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Model army

Recent comment has suggested that the life insurance industry’s business model is broken. Apparently, nothing short of closing to new business can save it.

Such commentary ignores the huge restructuring that the industry has already undergone and this will continue apace following the retail distribution review.

The old model is indeed ending. High levels of commission mixed with low annual management charges created an unsustainable profitability cocktail, particularly for regular- premium contracts such as group pensions.

At Standard Life, the beginning of the end of the old model started five years ago. Our new business operation no longer requires the same levels of capital as it did a few years ago.

Capital-lite products such as our Sipp and our recently launched tailored investment bond are leading the way towards a more transparent and sustainable future. In a nutshell, our new business model and that of some other insurers has evolved towards an asset-managing approach, where expenses are more closely aligned to income.

In fact, this model is remarkably similar to the fund platform model adopted by some distributors in recent years. We have effectively been closing in on a similar target but from different starting points.

The RDR will complete this evolution and, even those insurers who have been slower to price their products at the factory gate will begin to change sooner rather than later.

While the new model instils good financial discipline among insurers, customers and advisers will also benefit from the changes taking place. Customers will see that they are buying two services rather than one product, each with its own price and value.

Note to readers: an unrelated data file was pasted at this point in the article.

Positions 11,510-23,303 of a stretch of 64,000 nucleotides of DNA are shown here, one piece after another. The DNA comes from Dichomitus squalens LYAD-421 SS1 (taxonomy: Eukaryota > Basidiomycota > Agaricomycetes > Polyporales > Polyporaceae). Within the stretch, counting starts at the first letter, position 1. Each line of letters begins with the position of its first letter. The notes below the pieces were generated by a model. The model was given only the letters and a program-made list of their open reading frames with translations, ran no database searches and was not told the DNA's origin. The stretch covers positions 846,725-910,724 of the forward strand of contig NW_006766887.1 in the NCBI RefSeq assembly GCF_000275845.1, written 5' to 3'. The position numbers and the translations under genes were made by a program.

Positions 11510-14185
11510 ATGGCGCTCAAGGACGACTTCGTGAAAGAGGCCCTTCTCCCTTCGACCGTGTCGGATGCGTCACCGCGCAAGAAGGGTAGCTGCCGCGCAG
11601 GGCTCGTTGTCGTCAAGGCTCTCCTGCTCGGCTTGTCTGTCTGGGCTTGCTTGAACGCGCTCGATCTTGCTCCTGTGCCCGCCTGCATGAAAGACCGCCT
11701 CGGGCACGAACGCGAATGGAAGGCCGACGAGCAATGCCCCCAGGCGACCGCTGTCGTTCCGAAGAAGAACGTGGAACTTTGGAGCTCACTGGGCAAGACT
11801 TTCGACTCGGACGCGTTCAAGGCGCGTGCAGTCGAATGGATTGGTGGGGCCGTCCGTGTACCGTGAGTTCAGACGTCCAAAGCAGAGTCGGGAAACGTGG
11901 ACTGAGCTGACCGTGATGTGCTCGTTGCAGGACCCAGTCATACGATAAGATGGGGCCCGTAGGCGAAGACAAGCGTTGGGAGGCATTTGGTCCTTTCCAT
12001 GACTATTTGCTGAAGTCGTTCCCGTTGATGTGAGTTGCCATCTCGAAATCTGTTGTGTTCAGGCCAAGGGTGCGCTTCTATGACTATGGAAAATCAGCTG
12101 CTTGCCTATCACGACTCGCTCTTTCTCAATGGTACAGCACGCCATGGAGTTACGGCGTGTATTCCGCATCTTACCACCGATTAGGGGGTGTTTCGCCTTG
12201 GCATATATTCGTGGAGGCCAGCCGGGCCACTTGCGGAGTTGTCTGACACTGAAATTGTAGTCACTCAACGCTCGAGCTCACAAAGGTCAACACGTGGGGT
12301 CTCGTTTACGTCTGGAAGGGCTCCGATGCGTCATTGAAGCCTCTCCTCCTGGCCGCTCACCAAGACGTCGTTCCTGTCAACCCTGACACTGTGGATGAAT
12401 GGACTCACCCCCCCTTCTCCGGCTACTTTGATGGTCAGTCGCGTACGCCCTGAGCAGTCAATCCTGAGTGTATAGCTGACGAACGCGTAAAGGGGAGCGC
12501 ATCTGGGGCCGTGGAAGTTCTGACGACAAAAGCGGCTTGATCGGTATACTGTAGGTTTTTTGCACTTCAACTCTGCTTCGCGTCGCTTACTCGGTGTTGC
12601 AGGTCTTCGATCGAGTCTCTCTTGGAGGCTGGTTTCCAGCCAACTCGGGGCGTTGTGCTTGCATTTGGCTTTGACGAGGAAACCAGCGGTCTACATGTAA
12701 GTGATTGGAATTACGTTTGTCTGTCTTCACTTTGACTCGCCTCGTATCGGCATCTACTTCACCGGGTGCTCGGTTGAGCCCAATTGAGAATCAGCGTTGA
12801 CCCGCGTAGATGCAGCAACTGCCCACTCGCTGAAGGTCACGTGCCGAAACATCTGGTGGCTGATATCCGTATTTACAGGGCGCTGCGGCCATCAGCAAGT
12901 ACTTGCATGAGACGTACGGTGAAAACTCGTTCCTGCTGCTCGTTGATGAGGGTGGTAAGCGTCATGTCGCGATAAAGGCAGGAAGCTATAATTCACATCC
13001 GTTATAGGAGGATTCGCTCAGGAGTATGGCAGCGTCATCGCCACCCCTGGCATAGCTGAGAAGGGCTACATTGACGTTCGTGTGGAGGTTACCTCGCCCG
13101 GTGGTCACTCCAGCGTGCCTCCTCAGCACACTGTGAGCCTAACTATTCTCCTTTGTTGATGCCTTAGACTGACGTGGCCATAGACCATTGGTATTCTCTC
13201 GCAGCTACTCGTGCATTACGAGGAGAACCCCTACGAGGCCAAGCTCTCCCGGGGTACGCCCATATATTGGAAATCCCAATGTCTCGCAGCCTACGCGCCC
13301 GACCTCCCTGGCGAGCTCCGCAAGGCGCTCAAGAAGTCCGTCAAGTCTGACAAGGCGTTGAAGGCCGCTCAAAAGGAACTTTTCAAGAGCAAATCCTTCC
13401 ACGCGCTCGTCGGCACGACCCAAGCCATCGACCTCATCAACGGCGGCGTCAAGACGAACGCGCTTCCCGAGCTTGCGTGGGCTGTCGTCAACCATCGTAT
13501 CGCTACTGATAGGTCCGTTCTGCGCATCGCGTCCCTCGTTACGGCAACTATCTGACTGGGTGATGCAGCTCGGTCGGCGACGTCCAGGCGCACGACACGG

Advisers will also benefit by moving to a more sustainable financial model that does not require the continued sale of products to new customers every year. Some advisers may regard the transparent agreement of advice costs with a degree of trepidation at this stage but remember that independent advice has not only survived previous change but also thrived on it.

There is little to suggest that things will be different this time. The huge value that advisers add will always be something worth paying for.

So where does the future lie for insurers?

Certainly, there will be more competition – from fund supermarkets, from Sipp administrators and wrap among others. Insurers’ experience in systems and process development and the strength of their brands, should stand them in good stead.

But the Sipp market should also act as a lesson here that excellent service is a pre-requisite for success. The successful players are not always the household names.

In this battle to succeed, insurers can also do something that most of their competitors cannot – they can insure people’s health and longevity.

Combined with new transparent and desirable services, this could yet prove a potent force capable of winning the hearts and minds of customers and advisers.

Jackie Hunt is deputy group finance director at Standard Life

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